Scotland’s Social Security Agency: A New Hope

The Trussell Trust has announced its figures for Foodbank use for the year. The statistics are shocking. Across the UK  1,182,954 emergency 3 day food parcels were distributed with 145,865 of them in Scotland. In a wealthy western democracy these figures are truly staggering. In their report Early Warnings Universal Credit and Foodbanks the link between welfare payments with the UK Government’s system of Universal Credit and food poverty is clearly established.


Primary Reasons for Referral to Trussell Trust foodbanks (Trussell Trust)

The Key findings of the report show that in areas of full Universal Credit rollout to single people, couples and families, there has been a 16.85% average increase in referrals for emergency food, more than double the national average of 6.64%.

The  causes are  delays in payment and problems using the online system. This has a serious effect on the well being and mental health of people awaiting payments.

Job insecurity, the increasing use of zero hours contracts (OIC employs 1800 people and has 1000 zero hours contracts) and the claw back of benefits people were receiving is having an appalling impact on the most vulnerable in our society. At a time when people need support the most it is either being withdrawn or delayed to such an extent that folk are having to go to a Foodbank before they can have their next meal.

Scotland is to have some devolved powers over welfare payments.  Social Security Minister for the Scottish Government, Jeane Freeman has announced her intention to set up a new social security system in Scotland not only to deal with the new powers but with a different set of principles underpinning it.

The new Scottish social security agency will have one main location but with local agencies across Scotland. It is expected to employ about 1,500 people with an estimated annual running cost of £150million. In a change of direction from the rUK benefit system private firms will no longer be used in assessing people for benefit entitlements.

Jeane Freeman said:

“One of our fundamental principles is that profit should never be a motive nor play any part in assessing or making decisions on people’s health and eligibility for benefits.”

“We are building a system based on dignity and respect – this means an assessment process which isn’t demeaning or deliberately difficult.”

“I am very clear that assessments should not be carried out by the private sector and I want to give people in Scotland this assurance as we take forward our new social security agency.”

Scotland will have power over the delivery of 11 benefit payments. Ten of these will be delivered by the new social security agency at £2.8 billion of annual payments. Local authorities will be responsible for  Discretionary Housing Payments and the Scottish Welfare Fund.

The 11 benefit payments to be devolved are:

  1. Disability Living Allowance
  2. Personal Independence Payment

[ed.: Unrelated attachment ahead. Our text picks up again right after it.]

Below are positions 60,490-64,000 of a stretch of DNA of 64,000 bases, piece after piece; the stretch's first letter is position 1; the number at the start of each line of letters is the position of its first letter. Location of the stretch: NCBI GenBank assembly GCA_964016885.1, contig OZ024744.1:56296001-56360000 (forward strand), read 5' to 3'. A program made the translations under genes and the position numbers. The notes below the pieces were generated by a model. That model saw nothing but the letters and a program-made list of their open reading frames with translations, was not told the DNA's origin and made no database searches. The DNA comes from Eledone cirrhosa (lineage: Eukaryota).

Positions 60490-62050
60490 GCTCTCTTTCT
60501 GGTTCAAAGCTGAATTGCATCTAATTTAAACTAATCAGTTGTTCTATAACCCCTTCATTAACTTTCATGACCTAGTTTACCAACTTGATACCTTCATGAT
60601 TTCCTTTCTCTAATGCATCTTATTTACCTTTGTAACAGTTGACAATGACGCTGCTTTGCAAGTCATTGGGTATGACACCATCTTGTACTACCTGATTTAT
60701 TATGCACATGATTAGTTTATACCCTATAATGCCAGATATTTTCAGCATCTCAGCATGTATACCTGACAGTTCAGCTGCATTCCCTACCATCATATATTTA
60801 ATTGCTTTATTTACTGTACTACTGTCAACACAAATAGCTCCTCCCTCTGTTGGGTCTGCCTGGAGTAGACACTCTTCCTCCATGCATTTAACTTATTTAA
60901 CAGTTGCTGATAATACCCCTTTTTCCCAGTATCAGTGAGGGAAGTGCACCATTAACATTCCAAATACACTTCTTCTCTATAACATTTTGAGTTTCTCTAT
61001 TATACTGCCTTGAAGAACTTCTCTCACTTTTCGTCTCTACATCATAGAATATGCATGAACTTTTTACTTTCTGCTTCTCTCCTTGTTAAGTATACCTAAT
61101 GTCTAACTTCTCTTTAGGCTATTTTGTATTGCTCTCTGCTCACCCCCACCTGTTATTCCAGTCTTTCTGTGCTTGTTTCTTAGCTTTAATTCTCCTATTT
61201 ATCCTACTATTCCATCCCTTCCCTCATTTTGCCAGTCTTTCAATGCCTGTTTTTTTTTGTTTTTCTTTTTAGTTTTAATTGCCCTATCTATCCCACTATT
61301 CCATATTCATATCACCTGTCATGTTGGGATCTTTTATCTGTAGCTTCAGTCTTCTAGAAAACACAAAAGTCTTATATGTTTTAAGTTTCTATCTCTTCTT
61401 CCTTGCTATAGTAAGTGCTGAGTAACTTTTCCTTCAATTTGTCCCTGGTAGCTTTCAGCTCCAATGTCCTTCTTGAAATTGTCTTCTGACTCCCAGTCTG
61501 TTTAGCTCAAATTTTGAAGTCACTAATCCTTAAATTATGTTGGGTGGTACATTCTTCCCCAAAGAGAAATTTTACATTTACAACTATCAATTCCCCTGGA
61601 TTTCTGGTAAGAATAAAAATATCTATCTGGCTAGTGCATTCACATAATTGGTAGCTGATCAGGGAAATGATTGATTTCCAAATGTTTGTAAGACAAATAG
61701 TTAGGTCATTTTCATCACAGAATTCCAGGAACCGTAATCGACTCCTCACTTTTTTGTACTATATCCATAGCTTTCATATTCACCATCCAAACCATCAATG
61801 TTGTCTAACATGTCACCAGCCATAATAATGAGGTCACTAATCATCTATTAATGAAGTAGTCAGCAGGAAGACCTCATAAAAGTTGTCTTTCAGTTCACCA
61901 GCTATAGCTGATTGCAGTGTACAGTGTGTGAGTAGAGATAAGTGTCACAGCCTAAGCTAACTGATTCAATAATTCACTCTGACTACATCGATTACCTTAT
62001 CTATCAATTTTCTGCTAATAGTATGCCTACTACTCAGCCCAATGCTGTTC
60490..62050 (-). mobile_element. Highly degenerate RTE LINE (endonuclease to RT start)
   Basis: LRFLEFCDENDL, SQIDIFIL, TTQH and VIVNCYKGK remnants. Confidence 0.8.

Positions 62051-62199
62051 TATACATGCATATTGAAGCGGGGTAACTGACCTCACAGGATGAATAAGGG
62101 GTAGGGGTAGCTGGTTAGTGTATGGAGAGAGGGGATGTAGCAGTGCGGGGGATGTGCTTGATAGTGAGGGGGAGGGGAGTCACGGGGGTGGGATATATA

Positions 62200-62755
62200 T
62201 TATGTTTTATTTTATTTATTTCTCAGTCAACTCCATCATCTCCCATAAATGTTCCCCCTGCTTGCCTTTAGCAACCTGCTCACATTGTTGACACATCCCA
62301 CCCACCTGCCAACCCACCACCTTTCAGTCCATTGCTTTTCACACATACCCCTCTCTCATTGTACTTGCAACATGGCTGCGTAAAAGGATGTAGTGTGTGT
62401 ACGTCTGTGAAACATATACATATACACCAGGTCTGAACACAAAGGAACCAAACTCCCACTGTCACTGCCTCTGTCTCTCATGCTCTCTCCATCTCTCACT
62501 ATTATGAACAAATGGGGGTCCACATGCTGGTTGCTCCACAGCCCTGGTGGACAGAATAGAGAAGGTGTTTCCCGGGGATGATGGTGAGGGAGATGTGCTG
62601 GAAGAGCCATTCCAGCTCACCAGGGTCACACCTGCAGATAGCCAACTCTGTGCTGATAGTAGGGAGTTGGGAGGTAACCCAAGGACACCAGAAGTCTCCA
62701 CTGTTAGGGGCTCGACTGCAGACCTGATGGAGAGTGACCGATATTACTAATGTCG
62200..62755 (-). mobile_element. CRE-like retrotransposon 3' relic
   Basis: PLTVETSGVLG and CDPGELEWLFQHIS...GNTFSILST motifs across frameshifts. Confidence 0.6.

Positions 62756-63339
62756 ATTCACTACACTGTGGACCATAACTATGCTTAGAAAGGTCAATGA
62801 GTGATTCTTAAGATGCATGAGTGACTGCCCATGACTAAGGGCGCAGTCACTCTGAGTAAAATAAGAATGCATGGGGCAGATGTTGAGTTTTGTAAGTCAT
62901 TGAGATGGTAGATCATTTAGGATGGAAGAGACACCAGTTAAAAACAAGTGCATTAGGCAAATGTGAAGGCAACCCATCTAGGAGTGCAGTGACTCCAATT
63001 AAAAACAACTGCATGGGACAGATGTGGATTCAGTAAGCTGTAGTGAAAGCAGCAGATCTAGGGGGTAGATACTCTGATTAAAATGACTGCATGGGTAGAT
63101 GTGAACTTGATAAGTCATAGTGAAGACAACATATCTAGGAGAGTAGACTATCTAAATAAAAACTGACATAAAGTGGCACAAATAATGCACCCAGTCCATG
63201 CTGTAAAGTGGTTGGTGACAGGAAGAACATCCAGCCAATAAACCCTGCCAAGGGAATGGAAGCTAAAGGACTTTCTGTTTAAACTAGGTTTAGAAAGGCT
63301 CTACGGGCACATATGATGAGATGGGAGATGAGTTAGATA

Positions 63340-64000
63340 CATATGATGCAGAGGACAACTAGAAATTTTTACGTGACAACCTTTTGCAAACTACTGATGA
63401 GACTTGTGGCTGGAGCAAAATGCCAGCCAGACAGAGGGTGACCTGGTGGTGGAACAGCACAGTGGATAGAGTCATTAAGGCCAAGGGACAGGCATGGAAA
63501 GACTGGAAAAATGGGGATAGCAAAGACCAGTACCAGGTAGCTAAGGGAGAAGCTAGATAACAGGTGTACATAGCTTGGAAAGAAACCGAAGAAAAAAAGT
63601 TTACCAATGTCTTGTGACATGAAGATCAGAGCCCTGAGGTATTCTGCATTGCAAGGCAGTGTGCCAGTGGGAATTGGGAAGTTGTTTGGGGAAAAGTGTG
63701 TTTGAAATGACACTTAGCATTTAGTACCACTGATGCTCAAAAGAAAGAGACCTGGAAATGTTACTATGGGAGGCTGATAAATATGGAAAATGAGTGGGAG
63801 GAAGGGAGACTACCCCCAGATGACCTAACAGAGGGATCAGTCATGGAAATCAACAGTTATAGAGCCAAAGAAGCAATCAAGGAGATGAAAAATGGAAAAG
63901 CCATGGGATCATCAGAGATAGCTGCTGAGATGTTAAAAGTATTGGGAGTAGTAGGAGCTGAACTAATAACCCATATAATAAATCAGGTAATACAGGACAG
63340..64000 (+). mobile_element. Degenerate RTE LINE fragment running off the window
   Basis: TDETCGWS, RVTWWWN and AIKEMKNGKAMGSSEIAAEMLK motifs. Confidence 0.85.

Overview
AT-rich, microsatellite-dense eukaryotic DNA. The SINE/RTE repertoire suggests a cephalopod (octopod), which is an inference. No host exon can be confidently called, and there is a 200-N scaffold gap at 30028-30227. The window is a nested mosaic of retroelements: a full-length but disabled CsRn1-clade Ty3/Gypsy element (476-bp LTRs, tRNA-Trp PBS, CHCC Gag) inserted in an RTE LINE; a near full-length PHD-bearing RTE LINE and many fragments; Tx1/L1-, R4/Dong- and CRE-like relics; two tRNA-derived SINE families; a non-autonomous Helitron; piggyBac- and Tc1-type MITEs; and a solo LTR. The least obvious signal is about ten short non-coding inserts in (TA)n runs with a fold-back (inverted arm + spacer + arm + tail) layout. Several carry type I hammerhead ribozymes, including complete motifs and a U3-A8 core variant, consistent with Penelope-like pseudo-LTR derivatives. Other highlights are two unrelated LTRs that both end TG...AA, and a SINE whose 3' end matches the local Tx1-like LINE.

3. Attendance Allowance
  4. Severe Disablement Allowance
  5. Industrial Injuries Disablement Benefit
  6. Carers Allowance
  7. Sure Start Maternity Grant (to be replaced by the Best Start Grant)
  8. Funeral Expenses
  9. Cold Weather Payments and Winter Fuel Payments
  10. Discretionary Housing Payments
  11. Some powers in relation to Universal Credit (i.e to split payments between household members)

The UK Government will retain control over the major welfare payments including Universal Credit, maternity allowance, child benefit and the state pension.

Jeane Freeman said:

“It means setting up an agency that has a local presence with a human face where people can go to get one-to-one support if required. This is very different to what exists at the moment.”

“It is extremely important that we start how we mean to go on – by listening to people and seeking expert opinion to deliver an agency that respects people’s views and is sensitive and responsive to their different needs and requirements.”

The Orkney News has published many articles relating to ‘in work poverty’, ‘zero hours contracts’ and ‘foodbank’ use. The circumstances where people find themselves in need can happen to any of us.  Loss of employment or long-term health issues don’t just affect some one else – it could by you. A welfare system once the pride of the UK is no longer fit for purpose. Successive UK Governments have picked away at its very foundations and the 11 devolved powers coming to the Scottish Government to administer will not be sufficient for the task ahead.

The only bright light in all of this is the setting up of a Scottish social security agency with dignity and respect as its foundations. Growing foodbank use and increasing levels of poverty,however, will only be solved with a strong growing economy where people are paid not just a Living Wage but a Wage They Can Live On. Whilst public bodies, local authorities and private industry are able to get away with low pay and zero hours contracts the economy will continue to  stutter and stagger. The Scottish social security agency will at least give a glimmer of hope in this unforgiving system.

Reporter: Fiona Grahame

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